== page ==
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Batman Returns (1992)

PG-13 | | Action, Adventure | 19 June 1992 (USA)
When a corrupt businessman and the grotesque Penguin plot to take control of Gotham City, only Batman can stop them, while the Catwoman has her own agenda.

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(Batman characters), (story) | 2 more credits »
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Nominated for 2 Oscars. Another 2 wins & 23 nominations. See more awards »

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Cast

Cast overview, first billed only:
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Cristi Conaway ...
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Jen
John Strong ...
Sword Swallower
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Tattooed Strongman
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Poodle Lady
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Storyline

In the sewers of gotham city to the rooftops of the gotham city the penguin wants to know where he came from well in his villain ways catwoman plans to kill rich man of gotham max shreak but as he battles with millionaire Bruce Wayne both ladies men have their own secrets Bruce Wayne is back as Bat man trying to stop the penguin Max is helping penguin steal gotham city while selina Kyle/catwoman tries to help penguin not knowing her man murder target also her murder is helping him but all four men have their goals taking gotham from crime winning gotham city assassination for two men and more money to be gotham citys number one rich man.

Plot Summary | Plot Synopsis

Taglines:

Returns June 19 See more »

Genres:

Action | Adventure

Motion Picture Rating (MPAA)

Rated PG-13 for brooding, dark violence | See all certifications »

Parents Guide:

 »
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Details

Country:

|

Language:

Release Date:

19 June 1992 (USA)  »

Also Known As:

Batman 2  »

Filming Locations:

 »

Box Office

Budget:

$80,000,000 (estimated)

Opening Weekend:

AUD 1,863,810 (Australia) (21 June 1992)

Gross:

$162,831,698 (USA)
 »

Company Credits

Show detailed on  »

Technical Specs

Runtime:

Sound Mix:

| (as Dolby Stereo®)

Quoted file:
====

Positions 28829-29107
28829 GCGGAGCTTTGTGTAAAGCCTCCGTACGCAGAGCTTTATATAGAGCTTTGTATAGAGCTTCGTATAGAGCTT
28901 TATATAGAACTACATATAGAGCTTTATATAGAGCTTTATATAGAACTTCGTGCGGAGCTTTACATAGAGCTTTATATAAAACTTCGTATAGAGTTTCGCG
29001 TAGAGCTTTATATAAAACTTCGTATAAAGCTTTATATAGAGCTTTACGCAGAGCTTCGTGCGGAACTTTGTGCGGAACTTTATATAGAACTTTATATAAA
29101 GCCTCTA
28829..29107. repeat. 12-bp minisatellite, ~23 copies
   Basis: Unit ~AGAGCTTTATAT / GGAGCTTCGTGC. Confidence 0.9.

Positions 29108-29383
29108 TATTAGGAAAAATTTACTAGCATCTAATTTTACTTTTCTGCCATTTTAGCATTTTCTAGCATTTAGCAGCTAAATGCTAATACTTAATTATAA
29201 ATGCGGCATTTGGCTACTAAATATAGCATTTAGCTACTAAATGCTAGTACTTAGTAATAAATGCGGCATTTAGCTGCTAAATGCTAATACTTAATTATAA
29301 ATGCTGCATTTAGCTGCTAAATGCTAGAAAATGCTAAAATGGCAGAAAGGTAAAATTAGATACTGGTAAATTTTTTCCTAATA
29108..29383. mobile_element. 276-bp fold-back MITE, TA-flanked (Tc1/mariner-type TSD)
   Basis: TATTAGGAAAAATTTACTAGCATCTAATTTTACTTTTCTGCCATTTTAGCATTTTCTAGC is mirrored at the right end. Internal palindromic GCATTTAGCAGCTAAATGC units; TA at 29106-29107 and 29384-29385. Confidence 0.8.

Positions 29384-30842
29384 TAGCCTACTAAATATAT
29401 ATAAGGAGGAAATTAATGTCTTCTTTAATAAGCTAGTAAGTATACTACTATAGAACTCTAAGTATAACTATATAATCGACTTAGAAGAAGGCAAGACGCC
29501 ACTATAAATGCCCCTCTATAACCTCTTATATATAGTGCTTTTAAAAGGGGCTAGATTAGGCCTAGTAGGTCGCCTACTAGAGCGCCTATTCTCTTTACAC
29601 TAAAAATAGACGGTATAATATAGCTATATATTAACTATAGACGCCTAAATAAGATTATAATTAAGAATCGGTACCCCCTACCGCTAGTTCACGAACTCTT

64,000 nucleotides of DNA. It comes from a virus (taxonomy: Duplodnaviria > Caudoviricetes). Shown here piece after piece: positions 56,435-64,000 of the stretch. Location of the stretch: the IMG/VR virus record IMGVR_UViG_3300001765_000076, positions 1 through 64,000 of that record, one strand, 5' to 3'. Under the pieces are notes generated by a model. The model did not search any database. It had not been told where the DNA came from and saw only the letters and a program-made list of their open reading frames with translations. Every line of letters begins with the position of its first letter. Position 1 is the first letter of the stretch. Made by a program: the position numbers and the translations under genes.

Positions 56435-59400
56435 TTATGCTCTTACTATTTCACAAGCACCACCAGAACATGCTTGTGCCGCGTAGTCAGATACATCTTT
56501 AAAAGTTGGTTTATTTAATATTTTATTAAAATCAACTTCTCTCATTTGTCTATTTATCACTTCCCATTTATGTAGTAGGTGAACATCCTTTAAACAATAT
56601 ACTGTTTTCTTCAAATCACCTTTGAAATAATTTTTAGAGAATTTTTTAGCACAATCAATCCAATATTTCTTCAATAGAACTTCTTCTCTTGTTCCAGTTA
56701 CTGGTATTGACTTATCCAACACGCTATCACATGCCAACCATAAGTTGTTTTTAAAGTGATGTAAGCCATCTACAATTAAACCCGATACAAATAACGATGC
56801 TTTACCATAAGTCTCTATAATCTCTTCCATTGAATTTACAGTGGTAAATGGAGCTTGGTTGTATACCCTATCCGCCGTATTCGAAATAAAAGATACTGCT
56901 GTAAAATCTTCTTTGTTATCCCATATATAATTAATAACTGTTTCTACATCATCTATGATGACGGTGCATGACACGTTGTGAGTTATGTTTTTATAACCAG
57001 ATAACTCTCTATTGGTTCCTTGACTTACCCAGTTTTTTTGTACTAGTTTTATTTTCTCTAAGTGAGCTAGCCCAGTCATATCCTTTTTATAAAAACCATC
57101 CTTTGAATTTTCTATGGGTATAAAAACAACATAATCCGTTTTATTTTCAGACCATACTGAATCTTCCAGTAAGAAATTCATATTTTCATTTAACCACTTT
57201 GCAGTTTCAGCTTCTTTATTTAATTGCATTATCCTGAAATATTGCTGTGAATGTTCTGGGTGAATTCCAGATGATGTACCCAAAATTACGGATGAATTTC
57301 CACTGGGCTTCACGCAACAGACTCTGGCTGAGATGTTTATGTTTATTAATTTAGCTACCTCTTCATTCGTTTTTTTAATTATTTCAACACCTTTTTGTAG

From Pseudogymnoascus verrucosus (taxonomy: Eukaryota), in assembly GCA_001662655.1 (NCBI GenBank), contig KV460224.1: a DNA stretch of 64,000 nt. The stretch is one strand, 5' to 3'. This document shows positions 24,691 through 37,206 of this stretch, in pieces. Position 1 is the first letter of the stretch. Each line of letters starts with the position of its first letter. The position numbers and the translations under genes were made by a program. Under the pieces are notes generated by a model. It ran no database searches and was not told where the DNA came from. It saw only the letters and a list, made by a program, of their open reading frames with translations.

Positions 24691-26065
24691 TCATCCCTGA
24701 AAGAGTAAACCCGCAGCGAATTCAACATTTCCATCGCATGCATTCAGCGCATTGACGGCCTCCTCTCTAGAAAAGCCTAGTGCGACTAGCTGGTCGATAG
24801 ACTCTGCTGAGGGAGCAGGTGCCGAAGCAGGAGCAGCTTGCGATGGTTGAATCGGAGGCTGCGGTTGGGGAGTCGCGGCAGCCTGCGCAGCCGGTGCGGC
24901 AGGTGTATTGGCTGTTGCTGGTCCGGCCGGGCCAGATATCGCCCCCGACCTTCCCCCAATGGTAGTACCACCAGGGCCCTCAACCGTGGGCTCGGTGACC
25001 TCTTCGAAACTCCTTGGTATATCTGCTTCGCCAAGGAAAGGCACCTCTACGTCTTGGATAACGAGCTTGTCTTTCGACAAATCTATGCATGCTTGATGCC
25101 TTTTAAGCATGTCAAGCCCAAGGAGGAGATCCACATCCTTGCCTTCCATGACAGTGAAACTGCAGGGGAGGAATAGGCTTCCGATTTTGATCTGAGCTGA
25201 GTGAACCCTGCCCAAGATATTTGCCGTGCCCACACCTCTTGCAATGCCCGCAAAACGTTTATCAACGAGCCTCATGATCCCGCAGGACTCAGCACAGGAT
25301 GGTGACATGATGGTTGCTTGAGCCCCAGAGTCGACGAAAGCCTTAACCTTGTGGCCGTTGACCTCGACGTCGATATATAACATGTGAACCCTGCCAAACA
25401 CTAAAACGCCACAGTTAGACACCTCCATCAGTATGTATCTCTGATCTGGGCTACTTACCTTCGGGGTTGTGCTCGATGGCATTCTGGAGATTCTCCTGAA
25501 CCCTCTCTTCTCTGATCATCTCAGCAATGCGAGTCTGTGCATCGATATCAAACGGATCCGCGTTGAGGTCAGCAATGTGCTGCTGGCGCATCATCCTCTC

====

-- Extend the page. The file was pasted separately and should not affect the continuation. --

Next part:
Color:

(Technicolor)

Aspect Ratio:

1.85 : 1
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Did You Know?

Trivia

The first Batman film in the original franchise, in which the actor playing Batman (Michael Keaton) gets top-billing followed by the actor playing the main villain (Danny DeVito as The Penguin). In Batman (1989), Keaton was behind Jack Nicholson, who played the Joker (although during the end credits of that film, Keaton was top-billed over Nicholson). See more »

Goofs

When Batman makes his first dramatic entrance to fight the clowns in his Batmobile, that clearly isn't snow being churned up by the wheels of his car. See more »

Quotes

[first lines]
Happy Woman: Merry Christmas!
Happy Man: Merry Christmas!
See more »

Crazy Credits

Bats fly through the film title. See more »

Connections

Featured in Nostalgia Critic: Dawn of the Commercials (2013) See more »

Soundtracks

Face to Face
Words by Steven Severin and Siouxsie Sioux
Music by Steven Severin, Siouxsie Sioux, Budgie, and Danny Elfman
Produced by Stephen Hague
Performed by Siouxsie and the Banshees
Courtesy of Polydor Limited and Geffen Records
See more »

Frequently Asked Questions

See more (Spoiler Alert!) »

User Reviews

 
Still my favorite Batman movie but wait... let me tell you why!
17 October 2008 | by (Netherlands) – See all my reviews

I've enjoyed this movie ever since I was a kid and I still do. I also liked Batman forever back then but the real difference is that THIS movie didn't date when I grew up. I did notice a few scenes in this film that didn't make any sense like: 'Hhmm... the crowd is angry. Hey! Where did they get those tomatoes from?' Then I thought: 'who cares? This movie is not 100% serious anyway!'

The original Tim Burton Batman was great as well but it was a bit cheesy at some parts and I didn't like all the actors. This movie improved on almost every aspect with a wonderful cast, a more Gothic style and no involvement of Prince.

Nowadays, many fans of the Christopher Nolan movies dislike Burton claiming that the Nolan movies are more serious and therefore more loyal to the comics. I don't think this is entirely true: -There has never been an adaptation of the original concept of Batman which was a vengeful criminal killer with a gun. -Batman has taken many forms over the years peeking its silliness in the 60's (and a bit with Batman & Robin). A director is free to choose what kind of Batman he's going to portray as long if it's good.

My opinion: Batman doesn't necessarily have to be serious. It's about a man in a rubber suit with pointy ears. Burton managed to create a perfect balance between the silliness and the darkness surrounding the whole idea.

I just recently watched the Nolan movies and I love those ones as well (especially The Dark Knight). There's simply something about this movie that interests me more. Nolan's goal was to give the character much more depth and in doing so, he looked for an explanation of nearly every aspect of Batman. That's a bit too much for me, I'm a bigger fan of the more abstract version of Batman. The Burton movies are more theatrical and centered around the atmosphere.

My conclusion is that you shouldn't compare the Nolan with the Burton movies. They're just different and it's up to you to decide which one you like better. My respect is for both directors.


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